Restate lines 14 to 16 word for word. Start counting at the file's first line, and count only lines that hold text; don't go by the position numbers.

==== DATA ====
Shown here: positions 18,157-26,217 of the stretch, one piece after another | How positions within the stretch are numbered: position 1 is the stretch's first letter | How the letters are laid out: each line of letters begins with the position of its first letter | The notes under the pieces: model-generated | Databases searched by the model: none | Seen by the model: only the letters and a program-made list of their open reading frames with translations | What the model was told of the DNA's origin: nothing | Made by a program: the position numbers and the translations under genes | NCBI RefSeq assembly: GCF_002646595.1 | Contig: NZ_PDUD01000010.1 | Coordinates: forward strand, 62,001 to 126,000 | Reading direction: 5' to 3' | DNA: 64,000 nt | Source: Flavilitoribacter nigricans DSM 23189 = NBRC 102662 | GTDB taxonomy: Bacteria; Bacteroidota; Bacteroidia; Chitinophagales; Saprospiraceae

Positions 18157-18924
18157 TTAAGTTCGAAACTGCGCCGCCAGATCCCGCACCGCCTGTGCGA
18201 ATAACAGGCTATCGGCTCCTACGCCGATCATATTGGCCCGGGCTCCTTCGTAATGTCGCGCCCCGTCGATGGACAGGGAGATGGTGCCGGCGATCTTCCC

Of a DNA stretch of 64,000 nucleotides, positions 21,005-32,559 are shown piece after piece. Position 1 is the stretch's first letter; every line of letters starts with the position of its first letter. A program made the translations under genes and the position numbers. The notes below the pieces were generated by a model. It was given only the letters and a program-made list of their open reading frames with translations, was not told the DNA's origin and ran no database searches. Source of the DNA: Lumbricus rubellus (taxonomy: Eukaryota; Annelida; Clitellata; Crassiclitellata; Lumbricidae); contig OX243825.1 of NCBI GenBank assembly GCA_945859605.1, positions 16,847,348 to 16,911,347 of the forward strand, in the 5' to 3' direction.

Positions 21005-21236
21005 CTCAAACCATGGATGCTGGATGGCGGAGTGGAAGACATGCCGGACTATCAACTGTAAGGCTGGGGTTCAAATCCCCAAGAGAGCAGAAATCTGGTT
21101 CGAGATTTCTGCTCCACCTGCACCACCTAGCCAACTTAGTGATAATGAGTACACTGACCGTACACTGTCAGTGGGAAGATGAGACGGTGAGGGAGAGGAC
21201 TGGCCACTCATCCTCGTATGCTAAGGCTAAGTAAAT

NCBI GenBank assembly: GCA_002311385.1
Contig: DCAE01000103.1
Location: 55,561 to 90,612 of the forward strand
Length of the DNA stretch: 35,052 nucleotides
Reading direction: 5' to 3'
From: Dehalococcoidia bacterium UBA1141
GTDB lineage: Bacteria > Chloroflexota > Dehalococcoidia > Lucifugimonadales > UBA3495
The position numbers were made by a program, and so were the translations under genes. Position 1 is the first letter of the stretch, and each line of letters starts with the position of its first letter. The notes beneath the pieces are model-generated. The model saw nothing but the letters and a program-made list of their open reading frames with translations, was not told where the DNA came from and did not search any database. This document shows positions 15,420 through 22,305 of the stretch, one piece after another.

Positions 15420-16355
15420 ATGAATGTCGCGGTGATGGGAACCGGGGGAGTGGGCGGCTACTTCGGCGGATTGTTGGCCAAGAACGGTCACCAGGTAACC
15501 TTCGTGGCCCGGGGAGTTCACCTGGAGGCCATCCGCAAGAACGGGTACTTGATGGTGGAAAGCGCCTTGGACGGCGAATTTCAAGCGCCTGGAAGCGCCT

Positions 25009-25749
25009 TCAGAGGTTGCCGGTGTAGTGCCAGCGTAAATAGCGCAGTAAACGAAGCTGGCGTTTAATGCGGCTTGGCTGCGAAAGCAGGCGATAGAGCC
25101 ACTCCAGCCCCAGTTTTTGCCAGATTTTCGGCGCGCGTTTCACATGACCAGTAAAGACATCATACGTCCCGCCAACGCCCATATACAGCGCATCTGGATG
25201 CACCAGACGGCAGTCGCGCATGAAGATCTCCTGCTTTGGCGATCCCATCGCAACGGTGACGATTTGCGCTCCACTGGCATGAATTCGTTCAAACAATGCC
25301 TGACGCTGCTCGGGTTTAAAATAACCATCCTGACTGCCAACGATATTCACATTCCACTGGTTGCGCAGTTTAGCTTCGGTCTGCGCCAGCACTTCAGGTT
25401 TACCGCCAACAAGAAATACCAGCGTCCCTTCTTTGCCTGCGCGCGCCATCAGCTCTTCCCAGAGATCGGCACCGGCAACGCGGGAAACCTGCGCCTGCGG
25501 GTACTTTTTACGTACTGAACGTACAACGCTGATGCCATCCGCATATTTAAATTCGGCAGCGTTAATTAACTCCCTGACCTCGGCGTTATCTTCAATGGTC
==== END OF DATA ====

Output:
Reading direction: 5' to 3'
From: Dehalococcoidia bacterium UBA1141
GTDB lineage: Bacteria > Chloroflexota > Dehalococcoidia > Lucifugimonadales > UBA3495